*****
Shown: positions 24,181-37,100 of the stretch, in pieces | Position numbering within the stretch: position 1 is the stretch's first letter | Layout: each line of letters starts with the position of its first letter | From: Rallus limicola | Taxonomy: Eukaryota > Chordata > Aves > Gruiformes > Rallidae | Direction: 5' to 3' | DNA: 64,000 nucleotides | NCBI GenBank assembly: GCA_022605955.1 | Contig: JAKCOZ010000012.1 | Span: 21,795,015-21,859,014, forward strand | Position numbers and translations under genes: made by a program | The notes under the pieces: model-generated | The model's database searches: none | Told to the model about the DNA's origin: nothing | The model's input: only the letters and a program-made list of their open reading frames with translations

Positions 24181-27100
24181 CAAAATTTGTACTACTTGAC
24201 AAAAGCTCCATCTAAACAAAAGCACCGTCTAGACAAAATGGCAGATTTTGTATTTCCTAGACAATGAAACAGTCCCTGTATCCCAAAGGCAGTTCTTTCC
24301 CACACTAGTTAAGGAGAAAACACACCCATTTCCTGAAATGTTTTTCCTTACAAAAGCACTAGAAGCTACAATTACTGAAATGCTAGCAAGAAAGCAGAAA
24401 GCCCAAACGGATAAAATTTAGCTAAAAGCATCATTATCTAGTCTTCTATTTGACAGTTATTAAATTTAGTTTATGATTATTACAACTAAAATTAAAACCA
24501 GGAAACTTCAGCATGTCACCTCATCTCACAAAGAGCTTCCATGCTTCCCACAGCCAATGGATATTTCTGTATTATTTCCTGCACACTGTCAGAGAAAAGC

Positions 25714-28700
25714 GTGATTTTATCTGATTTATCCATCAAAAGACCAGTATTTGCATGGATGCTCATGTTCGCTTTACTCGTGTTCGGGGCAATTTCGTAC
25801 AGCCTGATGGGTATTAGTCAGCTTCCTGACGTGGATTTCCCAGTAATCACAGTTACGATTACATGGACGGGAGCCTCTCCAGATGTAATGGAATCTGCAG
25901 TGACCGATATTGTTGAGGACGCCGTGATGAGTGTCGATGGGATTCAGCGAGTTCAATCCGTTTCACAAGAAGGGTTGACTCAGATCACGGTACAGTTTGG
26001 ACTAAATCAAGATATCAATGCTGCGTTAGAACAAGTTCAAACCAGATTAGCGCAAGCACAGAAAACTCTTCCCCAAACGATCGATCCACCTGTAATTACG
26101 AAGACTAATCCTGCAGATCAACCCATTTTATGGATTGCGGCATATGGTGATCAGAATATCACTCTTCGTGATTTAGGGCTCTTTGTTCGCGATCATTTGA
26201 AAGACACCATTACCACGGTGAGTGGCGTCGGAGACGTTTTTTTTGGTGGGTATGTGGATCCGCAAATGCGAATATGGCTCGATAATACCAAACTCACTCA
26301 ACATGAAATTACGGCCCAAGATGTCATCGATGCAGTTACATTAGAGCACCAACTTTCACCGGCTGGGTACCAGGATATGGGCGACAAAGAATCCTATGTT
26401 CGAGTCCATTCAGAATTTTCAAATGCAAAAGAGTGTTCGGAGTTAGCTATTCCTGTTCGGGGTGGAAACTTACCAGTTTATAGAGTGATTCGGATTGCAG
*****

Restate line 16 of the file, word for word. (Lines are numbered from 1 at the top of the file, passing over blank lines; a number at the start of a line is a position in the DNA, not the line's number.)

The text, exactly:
26401 CGAGTCCATTCAGAATTTTCAAATGCAAAAGAGTGTTCGGAGTTAGCTATTCCTGTTCGGGGTGGAAACTTACCAGTTTATAGAGTGATTCGGATTGCAG